Erasmus fires Poldermans over research misconduct
Erasmus Medical Center in Rotterdam, the Netherlands, has dismissed Donald Poldermans, MD, PhD, who was previously professor of medicine and head of the section of perioperative cardiac care, because of a "violation of academic integrity."

“Research carried out under his leadership was not always performed in accordance with current scientific standards,” the provider said in a statement. “An inquiry committee on academic integrity concluded that the professor was careless in collecting the data for his research. In one study, it was found that he used patient data without written permission, used fictitious data and that two reports were submitted to conferences which included knowingly unreliable data.”

The medical center stated that Poldermans “agrees with the committee’s conclusions and expressed his regret for his actions. Poldermans feels that as an experienced researcher he should have been more accurate but states that his actions were unintentional.”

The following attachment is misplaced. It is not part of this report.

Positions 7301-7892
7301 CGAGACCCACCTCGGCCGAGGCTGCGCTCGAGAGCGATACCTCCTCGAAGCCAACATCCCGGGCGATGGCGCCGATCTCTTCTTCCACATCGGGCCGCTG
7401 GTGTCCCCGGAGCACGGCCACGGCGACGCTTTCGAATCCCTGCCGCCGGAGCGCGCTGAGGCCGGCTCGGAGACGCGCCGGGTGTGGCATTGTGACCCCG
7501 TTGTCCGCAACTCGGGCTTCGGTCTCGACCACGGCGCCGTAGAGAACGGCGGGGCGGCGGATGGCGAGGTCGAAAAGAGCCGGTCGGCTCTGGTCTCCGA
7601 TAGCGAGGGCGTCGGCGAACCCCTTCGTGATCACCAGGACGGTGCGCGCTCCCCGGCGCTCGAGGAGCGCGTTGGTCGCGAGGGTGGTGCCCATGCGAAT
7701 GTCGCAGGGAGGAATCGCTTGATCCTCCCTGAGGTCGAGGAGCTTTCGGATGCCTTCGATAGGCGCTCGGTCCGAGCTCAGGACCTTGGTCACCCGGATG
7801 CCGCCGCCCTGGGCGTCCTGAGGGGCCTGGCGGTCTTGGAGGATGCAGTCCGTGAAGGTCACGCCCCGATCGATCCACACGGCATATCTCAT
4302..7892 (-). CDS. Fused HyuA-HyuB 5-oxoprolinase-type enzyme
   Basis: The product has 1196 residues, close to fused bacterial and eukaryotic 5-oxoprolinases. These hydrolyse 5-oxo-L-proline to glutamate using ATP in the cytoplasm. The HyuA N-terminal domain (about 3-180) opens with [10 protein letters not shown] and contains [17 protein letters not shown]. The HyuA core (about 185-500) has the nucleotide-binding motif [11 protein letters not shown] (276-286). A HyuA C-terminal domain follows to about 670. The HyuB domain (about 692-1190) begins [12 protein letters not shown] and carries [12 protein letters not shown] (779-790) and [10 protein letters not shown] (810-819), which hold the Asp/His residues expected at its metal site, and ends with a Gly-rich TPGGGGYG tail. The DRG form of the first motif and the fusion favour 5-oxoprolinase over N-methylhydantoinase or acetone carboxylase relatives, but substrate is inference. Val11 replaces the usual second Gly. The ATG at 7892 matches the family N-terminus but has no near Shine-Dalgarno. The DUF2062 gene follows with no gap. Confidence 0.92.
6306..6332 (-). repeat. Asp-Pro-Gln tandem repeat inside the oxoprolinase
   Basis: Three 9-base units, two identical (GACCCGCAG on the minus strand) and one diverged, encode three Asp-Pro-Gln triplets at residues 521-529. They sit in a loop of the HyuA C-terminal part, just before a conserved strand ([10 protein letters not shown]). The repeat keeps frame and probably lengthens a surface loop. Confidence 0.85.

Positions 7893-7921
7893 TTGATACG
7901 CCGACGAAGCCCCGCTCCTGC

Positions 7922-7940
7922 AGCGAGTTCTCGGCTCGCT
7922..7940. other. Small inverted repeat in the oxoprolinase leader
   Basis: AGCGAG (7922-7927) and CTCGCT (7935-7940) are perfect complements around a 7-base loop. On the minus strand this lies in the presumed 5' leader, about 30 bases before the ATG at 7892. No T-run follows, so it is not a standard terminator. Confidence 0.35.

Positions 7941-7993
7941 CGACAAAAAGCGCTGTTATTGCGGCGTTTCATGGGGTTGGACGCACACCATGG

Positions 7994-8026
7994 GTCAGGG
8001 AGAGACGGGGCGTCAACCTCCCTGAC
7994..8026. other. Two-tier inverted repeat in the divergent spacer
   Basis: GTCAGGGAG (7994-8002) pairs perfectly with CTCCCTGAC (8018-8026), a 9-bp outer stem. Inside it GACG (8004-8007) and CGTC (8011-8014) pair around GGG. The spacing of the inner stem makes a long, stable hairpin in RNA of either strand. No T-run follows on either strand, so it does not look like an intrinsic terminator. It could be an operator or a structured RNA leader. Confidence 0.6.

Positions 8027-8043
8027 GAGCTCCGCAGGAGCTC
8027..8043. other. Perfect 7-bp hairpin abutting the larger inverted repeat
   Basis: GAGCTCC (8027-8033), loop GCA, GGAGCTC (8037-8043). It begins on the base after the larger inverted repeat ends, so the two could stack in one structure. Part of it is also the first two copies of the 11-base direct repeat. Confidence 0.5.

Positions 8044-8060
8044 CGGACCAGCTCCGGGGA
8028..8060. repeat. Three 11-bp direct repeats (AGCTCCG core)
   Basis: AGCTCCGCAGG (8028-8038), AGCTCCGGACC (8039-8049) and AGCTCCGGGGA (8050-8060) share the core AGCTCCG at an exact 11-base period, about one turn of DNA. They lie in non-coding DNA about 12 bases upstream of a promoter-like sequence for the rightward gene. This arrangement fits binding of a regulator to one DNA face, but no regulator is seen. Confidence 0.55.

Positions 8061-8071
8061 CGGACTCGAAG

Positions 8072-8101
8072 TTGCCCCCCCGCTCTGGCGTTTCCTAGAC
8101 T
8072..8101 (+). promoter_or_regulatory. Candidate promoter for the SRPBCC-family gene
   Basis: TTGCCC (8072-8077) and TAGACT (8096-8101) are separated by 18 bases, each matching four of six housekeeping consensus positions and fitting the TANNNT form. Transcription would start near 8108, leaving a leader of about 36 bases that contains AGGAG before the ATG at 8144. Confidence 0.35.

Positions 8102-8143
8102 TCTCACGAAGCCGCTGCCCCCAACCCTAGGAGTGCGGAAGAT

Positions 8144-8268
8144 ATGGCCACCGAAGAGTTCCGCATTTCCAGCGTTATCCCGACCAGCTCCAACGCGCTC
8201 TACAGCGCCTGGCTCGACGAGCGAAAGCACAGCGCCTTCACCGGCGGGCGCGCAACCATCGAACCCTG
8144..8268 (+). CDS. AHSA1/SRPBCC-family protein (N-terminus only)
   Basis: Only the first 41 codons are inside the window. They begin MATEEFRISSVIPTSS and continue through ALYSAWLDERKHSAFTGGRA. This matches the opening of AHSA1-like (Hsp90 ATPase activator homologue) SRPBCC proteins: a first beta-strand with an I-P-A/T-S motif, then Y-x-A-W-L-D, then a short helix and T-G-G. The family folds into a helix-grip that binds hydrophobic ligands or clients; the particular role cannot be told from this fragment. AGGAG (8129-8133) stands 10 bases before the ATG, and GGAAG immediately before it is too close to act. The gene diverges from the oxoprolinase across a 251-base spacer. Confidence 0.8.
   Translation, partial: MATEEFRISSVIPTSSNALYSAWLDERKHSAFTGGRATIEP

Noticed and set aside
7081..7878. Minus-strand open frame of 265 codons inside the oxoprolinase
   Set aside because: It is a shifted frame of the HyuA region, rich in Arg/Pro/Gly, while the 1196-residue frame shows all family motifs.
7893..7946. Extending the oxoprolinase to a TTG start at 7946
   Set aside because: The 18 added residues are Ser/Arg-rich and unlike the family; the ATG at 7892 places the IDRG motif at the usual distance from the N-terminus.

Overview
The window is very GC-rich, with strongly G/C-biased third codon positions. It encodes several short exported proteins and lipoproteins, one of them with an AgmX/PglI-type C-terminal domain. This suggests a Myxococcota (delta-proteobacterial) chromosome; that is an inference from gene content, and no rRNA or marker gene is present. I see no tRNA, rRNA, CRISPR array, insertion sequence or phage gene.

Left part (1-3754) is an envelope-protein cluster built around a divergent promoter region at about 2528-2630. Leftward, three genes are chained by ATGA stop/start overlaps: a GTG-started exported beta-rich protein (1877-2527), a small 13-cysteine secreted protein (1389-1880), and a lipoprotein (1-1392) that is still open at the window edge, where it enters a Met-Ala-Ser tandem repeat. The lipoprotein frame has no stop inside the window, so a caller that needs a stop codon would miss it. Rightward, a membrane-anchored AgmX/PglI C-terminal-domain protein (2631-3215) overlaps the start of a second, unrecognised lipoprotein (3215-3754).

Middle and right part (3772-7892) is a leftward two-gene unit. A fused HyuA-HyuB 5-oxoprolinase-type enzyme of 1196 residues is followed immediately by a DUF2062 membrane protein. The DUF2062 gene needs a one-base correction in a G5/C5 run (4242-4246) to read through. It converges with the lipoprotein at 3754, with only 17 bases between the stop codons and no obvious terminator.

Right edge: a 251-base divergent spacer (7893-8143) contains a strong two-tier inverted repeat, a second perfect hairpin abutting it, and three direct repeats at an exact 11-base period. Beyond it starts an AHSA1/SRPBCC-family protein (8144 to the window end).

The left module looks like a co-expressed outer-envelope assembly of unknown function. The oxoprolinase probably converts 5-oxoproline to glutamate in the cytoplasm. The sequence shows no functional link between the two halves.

The study that gave rise to the inquiry committee having to take action focused on the health of patients who had to undergo surgery. The aim of the study was to identify which factors can contribute to being able to better estimate the risks.

Poldermans received his medical degree at Erasmus in 1981. His postgraduate training included internships and residencies in internal medicine, infectious diseases, intensive care medicine and vascular medicine at Erasmus.

He is board certified in internal medicine, intensive care medicine and vascular medicine. He is a fellow of the European Society of Cardiology and an honorary member of the Dutch Society of Anesthesiology.

He has published more than 380 manuscripts in several peer-reviewed journals, including the New England Journal of Medicine, The Lancet, Journal of the American Medical Association, Circulation and Journal of the American College of Cardiology. His areas of research include identification and treatment of patients at cardiovascular risk prior, during and after surgery.

There were no medical implications for the patients who took part in the studies under investigation. However, Erasmus said it will seek to inform the patients concerned personally and apologize to them.